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Bringing the Sex Trafficking of Boys and Men Out of the Shadows

Males who experience sexual abuse and report it are often met with disbelief from local authorities, medical professionals, and even family members. To come forward and get the help they need, they should be assured to know they will not be discounted or pushed aside.

Popular culture rarely acknowledges the fact that boys and men are also the victims of sexual abuse and exploitation. Even some anti-trafficking groups are unfamiliar with this issue, with very few sex trafficking recovery programs serving male victims.

Anna Smith, co-founder and executive director of Restore One, an organization dedicated to helping in the recovery of boys who have been trafficked, spoke at the 2016 Coalition to End Sexual Exploitation’s Summit. At the CESE Summit, experts in all areas of sexual exploitation come together to share research, facilitate discussion, and raise awareness.

Anna and Restore One created the country’s first safe home for male victims of human trafficking in 2014.

Smith was unaware of the sexual victimization of men and boys until she started working with survivors and hearing their stories. She was shocked to hear of males being sold online on Rentboy.com and how little attention the media paid to the issue when the website was exposed in August 2015.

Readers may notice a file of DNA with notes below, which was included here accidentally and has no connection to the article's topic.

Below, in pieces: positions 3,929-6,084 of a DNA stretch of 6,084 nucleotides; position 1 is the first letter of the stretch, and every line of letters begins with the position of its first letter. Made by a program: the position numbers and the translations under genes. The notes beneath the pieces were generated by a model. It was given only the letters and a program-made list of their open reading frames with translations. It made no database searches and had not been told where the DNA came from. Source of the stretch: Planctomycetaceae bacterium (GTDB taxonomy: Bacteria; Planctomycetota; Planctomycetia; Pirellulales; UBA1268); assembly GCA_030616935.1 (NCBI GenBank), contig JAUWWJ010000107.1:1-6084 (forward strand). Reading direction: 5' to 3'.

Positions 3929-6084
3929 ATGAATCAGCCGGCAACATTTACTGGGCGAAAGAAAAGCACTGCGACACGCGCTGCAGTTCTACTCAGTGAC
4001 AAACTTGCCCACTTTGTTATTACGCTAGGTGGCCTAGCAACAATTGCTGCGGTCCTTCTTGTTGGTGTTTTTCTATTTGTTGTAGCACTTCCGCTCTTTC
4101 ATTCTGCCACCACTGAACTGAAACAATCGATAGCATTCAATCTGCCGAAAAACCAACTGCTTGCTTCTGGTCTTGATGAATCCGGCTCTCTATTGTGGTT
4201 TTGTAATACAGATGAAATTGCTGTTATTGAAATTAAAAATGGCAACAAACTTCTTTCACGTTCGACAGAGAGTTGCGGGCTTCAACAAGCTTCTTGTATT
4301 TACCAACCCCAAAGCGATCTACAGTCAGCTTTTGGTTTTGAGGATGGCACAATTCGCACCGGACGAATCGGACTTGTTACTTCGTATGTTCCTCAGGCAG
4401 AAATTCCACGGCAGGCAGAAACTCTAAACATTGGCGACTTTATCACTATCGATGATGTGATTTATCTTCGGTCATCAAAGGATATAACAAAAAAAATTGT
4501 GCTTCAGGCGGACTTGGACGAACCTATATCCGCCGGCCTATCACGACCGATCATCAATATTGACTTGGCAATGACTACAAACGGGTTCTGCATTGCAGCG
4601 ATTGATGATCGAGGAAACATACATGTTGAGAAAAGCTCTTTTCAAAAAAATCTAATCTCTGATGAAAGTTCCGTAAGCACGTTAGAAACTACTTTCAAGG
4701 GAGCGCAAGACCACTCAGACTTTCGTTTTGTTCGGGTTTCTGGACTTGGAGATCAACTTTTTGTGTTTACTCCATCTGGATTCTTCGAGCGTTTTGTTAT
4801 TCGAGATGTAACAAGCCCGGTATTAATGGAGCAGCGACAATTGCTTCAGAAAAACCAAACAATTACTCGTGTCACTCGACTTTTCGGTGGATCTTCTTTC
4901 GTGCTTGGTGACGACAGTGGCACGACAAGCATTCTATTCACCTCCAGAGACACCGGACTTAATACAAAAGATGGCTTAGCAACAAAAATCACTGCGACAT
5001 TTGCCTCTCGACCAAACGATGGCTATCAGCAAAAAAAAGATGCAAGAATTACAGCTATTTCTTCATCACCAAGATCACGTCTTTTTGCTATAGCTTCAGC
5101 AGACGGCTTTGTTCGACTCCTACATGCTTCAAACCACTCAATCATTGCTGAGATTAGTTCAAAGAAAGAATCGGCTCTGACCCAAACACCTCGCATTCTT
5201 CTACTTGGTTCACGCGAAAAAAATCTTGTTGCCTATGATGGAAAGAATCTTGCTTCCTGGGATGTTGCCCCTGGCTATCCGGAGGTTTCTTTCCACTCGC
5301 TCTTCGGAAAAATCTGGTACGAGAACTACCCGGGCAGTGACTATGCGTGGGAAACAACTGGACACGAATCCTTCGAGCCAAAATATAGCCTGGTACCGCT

Now, Smith actively advocates for a change in the way we speak about and treat sexually abused boys and men.

She explains that society typically portrays males as the “bad guys,” the ones to avoid, the offender. Smith points out that as a culture, we tell men they are supposed to be strong and stoic. When they do not conform to this stereotype, we view them as either “hypomasculine” (e.g., weak for being victimized) or “hypermasculine” (e.g., heartless perpetrators).

Smith reports that males who experience sexual abuse and report it are often met with disbelief from local authorities, medical professionals, and even family members. To come forward and get the help they need, they should be assured to know they will not be discounted or pushed aside.

Smith draws attention to the disturbing lack of programs focused on helping men and boys and the change that needs to be made. Males suffer, too, but are not provided with the resources to heal and recover.

She also advocates that male survivors be included in policy discussions about prevention and advocacy against sexual abuse and exploitation. Excluding men and boys from efforts to combat sexual abuse and exploitation is a mistake.

“We need to stop overlooking people because of their gender. We need to allow space for men and boys to be vulnerable,” Smith admonished.

The Coalition to End Sexual Exploitation, in partnership with Washington College Institute for Religion, Politics and Culture, the U.S. Institute Against Human Trafficking, and the National Center on Sexual Exploitation, is hosting “Out of the Shadows: Addressing the Sexual Exploitation of Boys & Men” to address this subject head on. The event will be held on September 8, 2017, from 9:00 AM – 2:00 PM, at the Miracle Theatre, 535 8th Street, SE, Washington, DC.

To register visit: ExploitationofBoysandMen.com.

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